The New York City Subway system has been making headlines for over a year because of a deluge of lengthy delays, nearly deadly accidents and a state general decline. The riding public, journalists and politicians have become laser focused on both the daily beat of delays and on the larger structural problems that are behind them. In response, Andrew Cuomo declared that the Subway was in a State of Emergency in the summer of last year. Work has since begun on the Subway Action Plan, which aims to stabilize service for six million passengers that depend on the Subway every day. The Subway is not however the only transportation mode in New York City that is in crisis.
Obscured by recent coverage of the Subways are severe problems that plague New York City’s buses that have been growing for years. Since 2010, Subway ridership has exploded, growing at a rate faster even than the expanding population of New York City. However by 2010, Bus ridership was already two years into a steady decline that has continued unabated. Buses, the often forgotten and derided cousin of the Subway, carry almost two million passengers every weekday on a network that puts over 95% of New York households within a quarter of a mile of a bus stop. Buses are a lifeline for the disabled and for New Yorkers who live outside of the reach of the Subway system; a lifeline that is increasingly failing those who depend on it.
While the Subway crisis is born out of years of deferred maintenance and associated infrastructural decline, the factors contributing to the deterioration in the quality of bus service are not entirely under the MTA’s control. Buses are by nature dependent upon the conditions of the streets they operate on. Though pavement quality and construction can cause breakdowns and delays, I am referring primarily to automobile and truck traffic, which has markedly increased in the last ten years. Increased population and the rise of for hire vehicles driving for Uber and Lyft are two significant contributors to an increase in cars on the road and a decrease in speeds for all vehicles trapped in a citywide stranglehold.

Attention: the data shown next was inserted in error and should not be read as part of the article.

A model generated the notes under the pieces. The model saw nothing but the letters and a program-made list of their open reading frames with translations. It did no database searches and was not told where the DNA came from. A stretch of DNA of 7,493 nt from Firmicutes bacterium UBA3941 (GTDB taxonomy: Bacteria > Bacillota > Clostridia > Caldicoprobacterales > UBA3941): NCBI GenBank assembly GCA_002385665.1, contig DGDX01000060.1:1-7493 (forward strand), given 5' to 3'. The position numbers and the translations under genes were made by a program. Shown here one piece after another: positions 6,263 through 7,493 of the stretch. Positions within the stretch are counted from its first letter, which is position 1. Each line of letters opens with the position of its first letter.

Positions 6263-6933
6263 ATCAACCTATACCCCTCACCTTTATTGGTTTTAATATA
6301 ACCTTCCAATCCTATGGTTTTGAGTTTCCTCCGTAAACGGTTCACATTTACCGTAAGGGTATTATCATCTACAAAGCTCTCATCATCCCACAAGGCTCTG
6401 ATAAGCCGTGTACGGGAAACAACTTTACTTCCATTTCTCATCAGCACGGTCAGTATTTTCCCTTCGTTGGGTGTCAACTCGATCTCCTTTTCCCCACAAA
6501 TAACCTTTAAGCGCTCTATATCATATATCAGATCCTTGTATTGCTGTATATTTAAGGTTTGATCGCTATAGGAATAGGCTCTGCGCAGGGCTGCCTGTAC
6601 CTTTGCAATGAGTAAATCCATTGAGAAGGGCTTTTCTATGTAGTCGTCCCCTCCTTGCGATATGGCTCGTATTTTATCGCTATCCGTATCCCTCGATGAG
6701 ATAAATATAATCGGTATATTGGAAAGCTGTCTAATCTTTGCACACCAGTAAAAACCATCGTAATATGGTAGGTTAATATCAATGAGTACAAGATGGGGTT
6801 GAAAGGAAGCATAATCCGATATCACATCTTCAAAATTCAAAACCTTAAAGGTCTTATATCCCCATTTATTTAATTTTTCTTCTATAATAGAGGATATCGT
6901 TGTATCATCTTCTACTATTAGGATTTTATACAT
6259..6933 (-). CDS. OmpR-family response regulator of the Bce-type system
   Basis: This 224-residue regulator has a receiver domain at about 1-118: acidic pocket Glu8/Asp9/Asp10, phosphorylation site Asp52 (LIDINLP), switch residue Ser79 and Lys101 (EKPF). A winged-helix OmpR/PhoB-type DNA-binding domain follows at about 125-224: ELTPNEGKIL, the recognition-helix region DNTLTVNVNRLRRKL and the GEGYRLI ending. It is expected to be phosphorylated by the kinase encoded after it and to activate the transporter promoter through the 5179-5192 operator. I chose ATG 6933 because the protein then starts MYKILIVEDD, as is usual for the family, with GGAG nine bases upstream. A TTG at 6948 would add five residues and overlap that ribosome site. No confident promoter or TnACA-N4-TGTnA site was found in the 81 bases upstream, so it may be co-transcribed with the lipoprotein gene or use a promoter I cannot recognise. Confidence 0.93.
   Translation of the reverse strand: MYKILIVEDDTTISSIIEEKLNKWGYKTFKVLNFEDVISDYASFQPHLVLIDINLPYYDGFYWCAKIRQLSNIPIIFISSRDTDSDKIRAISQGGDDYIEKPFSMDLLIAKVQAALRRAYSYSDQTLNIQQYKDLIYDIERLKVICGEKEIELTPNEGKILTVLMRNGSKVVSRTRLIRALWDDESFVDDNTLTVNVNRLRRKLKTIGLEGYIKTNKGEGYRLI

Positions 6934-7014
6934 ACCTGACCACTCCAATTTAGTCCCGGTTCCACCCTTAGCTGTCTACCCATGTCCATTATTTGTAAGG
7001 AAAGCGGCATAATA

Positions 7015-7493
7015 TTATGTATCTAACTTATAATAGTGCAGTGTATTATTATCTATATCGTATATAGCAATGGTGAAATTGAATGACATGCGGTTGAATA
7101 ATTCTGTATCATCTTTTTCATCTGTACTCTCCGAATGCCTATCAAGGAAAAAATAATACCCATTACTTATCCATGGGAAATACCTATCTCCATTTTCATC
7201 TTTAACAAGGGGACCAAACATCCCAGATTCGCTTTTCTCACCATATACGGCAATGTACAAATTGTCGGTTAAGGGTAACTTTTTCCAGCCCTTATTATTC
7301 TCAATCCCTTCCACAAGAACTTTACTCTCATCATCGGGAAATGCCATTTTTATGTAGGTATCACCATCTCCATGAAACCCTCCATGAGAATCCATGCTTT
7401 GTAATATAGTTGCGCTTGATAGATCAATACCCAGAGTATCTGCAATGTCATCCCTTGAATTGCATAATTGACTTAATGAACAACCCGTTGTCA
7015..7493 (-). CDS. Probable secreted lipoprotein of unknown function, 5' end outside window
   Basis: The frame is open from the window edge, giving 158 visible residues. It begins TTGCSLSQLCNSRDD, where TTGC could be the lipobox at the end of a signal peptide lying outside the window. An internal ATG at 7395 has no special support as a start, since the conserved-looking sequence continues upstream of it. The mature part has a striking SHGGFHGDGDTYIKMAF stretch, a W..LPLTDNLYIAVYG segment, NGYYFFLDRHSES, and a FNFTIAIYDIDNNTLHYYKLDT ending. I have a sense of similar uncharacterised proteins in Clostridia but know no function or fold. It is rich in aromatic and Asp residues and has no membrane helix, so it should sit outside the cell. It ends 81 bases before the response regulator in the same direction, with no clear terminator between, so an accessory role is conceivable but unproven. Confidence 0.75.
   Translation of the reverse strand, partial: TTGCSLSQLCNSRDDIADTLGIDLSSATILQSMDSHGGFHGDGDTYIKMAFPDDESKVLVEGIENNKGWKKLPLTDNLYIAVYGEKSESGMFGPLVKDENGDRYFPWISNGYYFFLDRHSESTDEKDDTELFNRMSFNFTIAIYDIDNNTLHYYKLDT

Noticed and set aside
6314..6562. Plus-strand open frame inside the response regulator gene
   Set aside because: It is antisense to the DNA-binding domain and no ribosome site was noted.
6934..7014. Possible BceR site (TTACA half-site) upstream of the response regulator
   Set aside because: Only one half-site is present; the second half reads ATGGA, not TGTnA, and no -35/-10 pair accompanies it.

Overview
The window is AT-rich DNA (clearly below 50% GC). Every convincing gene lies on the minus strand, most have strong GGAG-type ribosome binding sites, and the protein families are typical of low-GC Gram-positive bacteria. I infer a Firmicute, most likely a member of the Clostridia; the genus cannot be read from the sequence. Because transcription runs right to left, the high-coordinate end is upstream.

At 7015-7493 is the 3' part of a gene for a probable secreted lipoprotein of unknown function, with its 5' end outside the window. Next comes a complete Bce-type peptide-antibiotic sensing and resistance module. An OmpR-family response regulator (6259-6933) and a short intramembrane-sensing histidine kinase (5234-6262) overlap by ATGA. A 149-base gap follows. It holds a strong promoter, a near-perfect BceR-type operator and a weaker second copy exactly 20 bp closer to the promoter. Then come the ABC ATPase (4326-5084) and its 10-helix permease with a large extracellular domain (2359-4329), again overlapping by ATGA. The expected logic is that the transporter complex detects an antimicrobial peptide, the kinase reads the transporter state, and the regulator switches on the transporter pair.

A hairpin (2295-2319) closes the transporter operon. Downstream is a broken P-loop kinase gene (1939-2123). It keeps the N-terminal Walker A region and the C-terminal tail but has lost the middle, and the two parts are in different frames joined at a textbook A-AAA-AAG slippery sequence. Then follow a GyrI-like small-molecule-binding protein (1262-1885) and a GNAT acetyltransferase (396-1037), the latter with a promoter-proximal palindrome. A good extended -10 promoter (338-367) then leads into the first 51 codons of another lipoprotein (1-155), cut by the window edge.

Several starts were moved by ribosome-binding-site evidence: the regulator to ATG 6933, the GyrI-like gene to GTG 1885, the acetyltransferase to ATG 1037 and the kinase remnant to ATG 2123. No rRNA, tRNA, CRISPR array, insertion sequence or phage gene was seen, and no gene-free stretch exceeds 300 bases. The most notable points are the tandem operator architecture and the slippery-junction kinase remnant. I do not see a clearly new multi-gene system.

A bus is one of the most efficient means of transport in a dense city like New York. A bus carrying up to 70 passengers uses the same road space as three single occupancy cars. However, if a bus is trapped in traffic, its efficiency is diminished and riders will ditch it for taxis, which further exacerbates the problem. In New York, overall bus speed decreased 6% from 2016 to 2017 to just 7 mph. New York buses are officially the slowest of any city in the United States.
There are numerous ways that bus service can be improved in all five boroughs and at a fraction of the price of Subway upgrades and extensions. Cities around the world can serve as a model and a roadmap for how bus service in New York can be improved using both hi and lo-tech methods, which will each make a huge difference for millions of daily bus riders.
Adopting a congestion pricing plan for Manhattan’s Central Business District would go a long way towards speeding up all traffic in the borough. However, there may be unintended consequences for traffic conditions in other boroughs as cars and trucks drive further to circumvent Manhattan tolling. While all bus service improvements require some degree of political support, Congestion Pricing is perhaps the most contentious, its success reliant on obstinate upstate politicians and New York’s transportation regressive mayor.
Painted Bus Lanes